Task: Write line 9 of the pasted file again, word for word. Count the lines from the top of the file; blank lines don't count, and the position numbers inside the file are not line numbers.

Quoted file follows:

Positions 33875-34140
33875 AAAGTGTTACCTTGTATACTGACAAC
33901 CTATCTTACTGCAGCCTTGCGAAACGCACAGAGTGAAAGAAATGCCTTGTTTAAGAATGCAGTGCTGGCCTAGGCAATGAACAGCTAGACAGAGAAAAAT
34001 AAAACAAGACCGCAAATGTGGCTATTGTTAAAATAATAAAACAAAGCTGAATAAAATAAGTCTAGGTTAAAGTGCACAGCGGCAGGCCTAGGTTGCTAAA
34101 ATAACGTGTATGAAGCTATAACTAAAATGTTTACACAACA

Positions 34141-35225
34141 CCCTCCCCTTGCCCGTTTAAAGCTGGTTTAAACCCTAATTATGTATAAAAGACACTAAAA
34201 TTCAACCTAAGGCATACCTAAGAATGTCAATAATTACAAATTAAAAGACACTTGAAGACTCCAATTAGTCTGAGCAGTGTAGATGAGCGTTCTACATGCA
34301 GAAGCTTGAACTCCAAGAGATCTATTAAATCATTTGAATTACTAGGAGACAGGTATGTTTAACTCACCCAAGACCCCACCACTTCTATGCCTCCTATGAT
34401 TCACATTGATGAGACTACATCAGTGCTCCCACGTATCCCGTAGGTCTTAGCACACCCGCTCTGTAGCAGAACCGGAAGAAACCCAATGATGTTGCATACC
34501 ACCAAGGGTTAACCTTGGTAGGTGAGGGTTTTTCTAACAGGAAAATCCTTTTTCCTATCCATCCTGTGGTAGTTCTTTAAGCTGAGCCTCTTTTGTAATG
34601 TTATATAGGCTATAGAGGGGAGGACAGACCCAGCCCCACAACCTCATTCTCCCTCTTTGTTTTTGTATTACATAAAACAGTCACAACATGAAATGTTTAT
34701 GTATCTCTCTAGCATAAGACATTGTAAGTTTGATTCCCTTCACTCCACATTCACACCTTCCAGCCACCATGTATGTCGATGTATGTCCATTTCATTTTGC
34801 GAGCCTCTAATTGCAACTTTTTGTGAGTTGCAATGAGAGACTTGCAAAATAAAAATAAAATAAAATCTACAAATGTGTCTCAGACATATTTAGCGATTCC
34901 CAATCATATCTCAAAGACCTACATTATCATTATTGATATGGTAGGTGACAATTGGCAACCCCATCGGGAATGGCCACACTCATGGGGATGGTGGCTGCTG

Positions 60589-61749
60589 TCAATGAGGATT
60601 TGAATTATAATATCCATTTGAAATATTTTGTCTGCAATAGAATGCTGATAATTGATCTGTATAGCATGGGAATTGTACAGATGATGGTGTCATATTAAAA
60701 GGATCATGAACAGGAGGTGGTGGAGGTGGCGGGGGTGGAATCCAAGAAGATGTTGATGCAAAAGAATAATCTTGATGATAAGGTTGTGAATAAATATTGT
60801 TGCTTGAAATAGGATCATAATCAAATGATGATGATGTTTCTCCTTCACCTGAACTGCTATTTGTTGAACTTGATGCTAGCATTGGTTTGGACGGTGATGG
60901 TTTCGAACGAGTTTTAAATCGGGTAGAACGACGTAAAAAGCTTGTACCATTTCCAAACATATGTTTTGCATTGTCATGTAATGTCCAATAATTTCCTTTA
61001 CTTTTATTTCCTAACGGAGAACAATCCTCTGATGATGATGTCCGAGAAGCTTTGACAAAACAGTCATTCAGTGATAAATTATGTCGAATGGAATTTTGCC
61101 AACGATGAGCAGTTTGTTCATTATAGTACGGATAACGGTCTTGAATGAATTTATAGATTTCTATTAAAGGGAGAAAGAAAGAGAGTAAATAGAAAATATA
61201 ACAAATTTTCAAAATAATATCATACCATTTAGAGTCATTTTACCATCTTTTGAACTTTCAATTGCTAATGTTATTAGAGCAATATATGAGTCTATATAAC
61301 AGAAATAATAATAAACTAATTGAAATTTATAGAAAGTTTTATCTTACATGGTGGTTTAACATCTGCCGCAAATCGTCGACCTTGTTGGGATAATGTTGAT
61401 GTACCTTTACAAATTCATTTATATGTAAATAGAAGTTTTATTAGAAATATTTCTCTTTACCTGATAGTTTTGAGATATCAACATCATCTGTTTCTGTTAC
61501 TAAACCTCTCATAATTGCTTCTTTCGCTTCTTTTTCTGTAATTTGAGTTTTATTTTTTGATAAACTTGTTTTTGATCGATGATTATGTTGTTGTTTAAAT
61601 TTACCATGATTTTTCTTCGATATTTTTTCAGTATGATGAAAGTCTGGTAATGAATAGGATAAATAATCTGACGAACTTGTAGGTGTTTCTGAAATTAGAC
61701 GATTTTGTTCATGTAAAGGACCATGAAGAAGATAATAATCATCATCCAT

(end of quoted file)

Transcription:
34301 GAAGCTTGAACTCCAAGAGATCTATTAAATCATTTGAATTACTAGGAGACAGGTATGTTTAACTCACCCAAGACCCCACCACTTCTATGCCTCCTATGAT